Written by Shanna Kelly
Severely injured players are bombarded with people telling them what to do as if they do not already know their reality. Doctors and parents are there to inform these players of the severity of their injuries, but I believe that the final person to dictate their return should be the player. It is clear that for some athletes, the injury is just too severe to take the risk of going back and the best answer is to walk away. But as long as the athlete is able to attain their original health, or close to it, they should have the opportunity to return to normalcy.
Nine months ago, I received bilateral hip surgeries after sustaining severe injuries from soccer. After the operations, I missed two months of school and was on bed-rest, unable to walk. The only thing that gave me a reason to fight and not break down was that I would be back on that field some day. My parents, coaches, friends and doctors all advised that I stop playing. For a time, I thought I would never see the field again.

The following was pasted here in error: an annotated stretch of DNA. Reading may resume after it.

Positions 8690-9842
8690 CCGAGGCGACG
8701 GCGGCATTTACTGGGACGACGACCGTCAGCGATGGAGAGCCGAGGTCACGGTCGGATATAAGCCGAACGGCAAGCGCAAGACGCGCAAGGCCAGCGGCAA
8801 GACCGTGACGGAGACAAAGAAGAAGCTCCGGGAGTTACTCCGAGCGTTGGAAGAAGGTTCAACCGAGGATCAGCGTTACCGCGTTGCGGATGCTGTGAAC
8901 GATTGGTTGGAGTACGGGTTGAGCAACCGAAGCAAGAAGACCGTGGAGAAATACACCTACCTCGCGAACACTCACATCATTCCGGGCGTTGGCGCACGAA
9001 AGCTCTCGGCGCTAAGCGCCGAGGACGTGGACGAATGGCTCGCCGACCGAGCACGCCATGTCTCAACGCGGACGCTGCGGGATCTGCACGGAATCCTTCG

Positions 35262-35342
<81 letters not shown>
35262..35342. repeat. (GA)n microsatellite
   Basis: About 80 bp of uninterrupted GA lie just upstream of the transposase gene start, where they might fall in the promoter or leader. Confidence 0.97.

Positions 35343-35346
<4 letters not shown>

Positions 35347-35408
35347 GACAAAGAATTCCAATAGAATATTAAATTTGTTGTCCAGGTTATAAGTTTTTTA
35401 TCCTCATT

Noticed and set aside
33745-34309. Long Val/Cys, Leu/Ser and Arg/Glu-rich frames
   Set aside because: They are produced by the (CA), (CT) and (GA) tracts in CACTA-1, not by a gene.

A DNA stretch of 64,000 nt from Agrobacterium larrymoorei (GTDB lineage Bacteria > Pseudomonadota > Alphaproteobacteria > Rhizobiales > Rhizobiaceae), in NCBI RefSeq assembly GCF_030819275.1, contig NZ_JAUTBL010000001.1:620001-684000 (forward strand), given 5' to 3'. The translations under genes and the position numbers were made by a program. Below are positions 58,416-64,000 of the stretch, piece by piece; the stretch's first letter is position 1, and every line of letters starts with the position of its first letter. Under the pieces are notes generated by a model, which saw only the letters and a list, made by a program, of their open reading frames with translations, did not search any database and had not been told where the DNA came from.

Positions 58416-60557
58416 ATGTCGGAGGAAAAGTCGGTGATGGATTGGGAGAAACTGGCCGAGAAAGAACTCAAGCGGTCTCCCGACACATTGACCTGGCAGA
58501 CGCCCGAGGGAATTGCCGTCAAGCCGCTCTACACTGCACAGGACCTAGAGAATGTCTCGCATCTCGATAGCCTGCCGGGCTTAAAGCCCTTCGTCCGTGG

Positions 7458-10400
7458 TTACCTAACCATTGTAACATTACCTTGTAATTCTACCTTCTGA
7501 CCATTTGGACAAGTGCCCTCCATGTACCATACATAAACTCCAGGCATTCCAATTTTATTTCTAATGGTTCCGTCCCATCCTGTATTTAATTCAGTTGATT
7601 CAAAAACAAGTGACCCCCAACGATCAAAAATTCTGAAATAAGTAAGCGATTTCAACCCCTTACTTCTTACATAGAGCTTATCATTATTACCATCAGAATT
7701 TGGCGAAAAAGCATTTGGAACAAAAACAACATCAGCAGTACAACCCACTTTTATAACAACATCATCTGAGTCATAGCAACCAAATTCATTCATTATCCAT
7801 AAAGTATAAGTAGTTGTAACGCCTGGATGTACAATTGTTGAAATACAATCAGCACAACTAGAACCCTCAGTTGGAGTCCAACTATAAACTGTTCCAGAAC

But it is not as simple as walking away. I have not played in 15 months, but with each new day I come a little bit closer. Everything I do now is aimed at getting back on that field. National and local news accounts of high school sports injuries show that I am not alone in that experience. From surgeries to torn ACLs to concussions to sprains, the injuries are as common as the next game.
That small light of hope in the distance is the only thing that keeps injured players going; it gives us a reason to get up every single day and work non-stop to heal ourselves. What most people do not realize is that a lot of these players, including myself, are fully aware of the extent of our injuries and the extent of risk that we are taking by stepping back on that field, but that is our choice, our decision. We should be allowed to be happy, to have a ball at our feet or our cleats on the turf.